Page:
Several of WCR’s guests also had the chance to present their own research and make vital contributions to the growing body of knowledge of coffee agricultural science as countries collaborate to accelerate innovation. For instance, Dawit Merga Temesgen, Plant Breeding Researcher at EIAR’s JARC, presented a poster alongside his team. “[The experience] gave me a chance to learn many practical techniques, share experiences, and network with different researchers from universities, research institutes, and other stakeholders around the world, especially on coffee breeding and genetics,” said Temesgen, “Without WCR’s support, such an incredible experience sharing and presenting would not have been possible.”
After the conference concluded, the group took part in a multi-day, multi-site immersive experience centered on breeding and production throughout Vietnam’s coffee-growing areas, including the central highlands, where ~80% of the country’s production is concentrated. The learning journey took the group to sites like the Eatu Fair Agricultural Service Cooperative and the Western Highlands Agriculture & Forestry Science Institute (WASI) research station, and to visit exporters Simexco Daklak.
At each of these sites, the group toured farms and production facilities and deepened their understanding of both arabica and robusta cultivation throughout the country. The journey encouraged participants to observe practices and gain insight into interventions they may be able to utilize in their own research.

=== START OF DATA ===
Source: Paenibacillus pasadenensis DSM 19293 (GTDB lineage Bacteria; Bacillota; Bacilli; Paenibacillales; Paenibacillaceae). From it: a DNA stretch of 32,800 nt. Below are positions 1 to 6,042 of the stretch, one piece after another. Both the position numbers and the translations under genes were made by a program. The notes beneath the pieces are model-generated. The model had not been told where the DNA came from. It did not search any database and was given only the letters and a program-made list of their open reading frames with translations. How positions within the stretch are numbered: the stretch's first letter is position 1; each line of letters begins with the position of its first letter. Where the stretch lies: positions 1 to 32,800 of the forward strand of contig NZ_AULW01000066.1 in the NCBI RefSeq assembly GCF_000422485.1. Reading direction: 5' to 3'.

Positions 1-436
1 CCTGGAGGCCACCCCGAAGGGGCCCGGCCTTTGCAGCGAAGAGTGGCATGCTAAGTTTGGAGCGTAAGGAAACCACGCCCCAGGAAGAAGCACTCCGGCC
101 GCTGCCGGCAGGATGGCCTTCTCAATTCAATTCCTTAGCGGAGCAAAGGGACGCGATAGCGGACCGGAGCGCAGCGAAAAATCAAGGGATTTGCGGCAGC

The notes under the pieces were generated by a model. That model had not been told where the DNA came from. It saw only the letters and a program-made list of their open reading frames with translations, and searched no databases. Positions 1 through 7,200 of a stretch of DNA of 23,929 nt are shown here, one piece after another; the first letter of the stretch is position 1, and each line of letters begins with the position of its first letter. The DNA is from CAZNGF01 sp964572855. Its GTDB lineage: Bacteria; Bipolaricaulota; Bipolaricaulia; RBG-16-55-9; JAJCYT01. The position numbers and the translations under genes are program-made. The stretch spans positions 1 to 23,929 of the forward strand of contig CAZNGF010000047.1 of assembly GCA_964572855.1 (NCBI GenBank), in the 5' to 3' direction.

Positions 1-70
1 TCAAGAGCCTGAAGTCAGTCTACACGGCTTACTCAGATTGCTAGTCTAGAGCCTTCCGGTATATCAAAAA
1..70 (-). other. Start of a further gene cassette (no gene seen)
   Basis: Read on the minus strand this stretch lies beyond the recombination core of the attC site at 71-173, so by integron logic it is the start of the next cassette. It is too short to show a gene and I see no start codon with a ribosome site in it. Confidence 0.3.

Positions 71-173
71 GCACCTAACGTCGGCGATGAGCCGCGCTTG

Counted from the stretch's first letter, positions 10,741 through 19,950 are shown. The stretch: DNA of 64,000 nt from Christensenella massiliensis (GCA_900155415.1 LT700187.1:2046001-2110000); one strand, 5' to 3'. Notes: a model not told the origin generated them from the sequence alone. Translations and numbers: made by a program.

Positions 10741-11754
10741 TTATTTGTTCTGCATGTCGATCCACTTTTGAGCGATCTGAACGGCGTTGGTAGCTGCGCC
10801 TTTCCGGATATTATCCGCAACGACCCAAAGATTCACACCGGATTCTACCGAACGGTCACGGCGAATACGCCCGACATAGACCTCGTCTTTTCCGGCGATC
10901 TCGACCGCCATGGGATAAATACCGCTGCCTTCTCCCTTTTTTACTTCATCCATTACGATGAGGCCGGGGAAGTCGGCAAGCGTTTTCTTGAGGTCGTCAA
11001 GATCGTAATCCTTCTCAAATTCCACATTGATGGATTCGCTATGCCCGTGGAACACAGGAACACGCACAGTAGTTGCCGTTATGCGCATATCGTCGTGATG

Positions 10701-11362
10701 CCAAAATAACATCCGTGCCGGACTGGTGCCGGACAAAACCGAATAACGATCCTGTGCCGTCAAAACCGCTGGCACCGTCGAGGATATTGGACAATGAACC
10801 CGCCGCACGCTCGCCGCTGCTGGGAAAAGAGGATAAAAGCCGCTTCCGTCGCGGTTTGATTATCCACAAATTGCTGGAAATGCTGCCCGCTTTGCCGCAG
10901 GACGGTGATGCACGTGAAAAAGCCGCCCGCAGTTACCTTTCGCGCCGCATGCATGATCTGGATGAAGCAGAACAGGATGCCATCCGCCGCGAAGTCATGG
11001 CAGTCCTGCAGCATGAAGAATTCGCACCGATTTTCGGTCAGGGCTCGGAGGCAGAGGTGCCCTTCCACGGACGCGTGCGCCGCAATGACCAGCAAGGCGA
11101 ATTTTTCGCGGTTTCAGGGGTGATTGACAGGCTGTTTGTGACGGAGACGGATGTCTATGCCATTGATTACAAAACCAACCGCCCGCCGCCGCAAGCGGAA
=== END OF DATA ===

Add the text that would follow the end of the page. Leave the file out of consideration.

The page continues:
“[The experience] enriched my view of NaCORI’s current coffee research interventions in comparison to the world’s focus areas,” said Dr. Godfrey Sseremba, Programme Leader and Senior Research Officer of the Coffee and Cocoa Variety Improvement and Management Programme at Uganda’s National Coffee Research Institute (NaCORI), “My experience of the Vietnamese coffee research and production organization will inform how to best position NaCORI’s variety improvement to be more relevant to end users.”
Many of the WCR team and the hosted scientists departed from Vietnam with a renewed sense of passion for their work and returned home ready to continue their efforts as members of the global community building a brighter future for coffee. “I feel I’m now part of a bigger community of like-minded professionals who have a lot to offer to the wider coffee communities and stakeholders throughout the world who depend directly—or indirectly—on coffee for survival,” said Agronomist and Research Scientists Barth Apis of the Papua New Guinea Coffee Industry Cooperation, “I’m now going back with an improved perspective to further establish collaboration and networks both internationally and locally for the main purpose of adding to the coffee value chain.”
• Ari Wibowo, Indonesia Coffee and Cocoa Institute
• Dr. Miftahur Rizqi, Indonesia Coffee and Cocoa Institute
• Barth Apis, Papua New Guinea Coffee Industry Cooperation
• Michelle Bafeo, Papua New Guinea Coffee Industry Cooperation
• Dr. Godfrey Sseremba, Uganda National Coffee Research Institute
• Evans Atwijukire, Uganda National Coffee Research Institute
• Lemi Beksisa, Ethiopian Institute of Agricultural Research
• Dawit Merga, Ethiopian Institute of Agricultural Research
• Dr. Kifle Belachew, Ethiopian Institute of Agricultural Research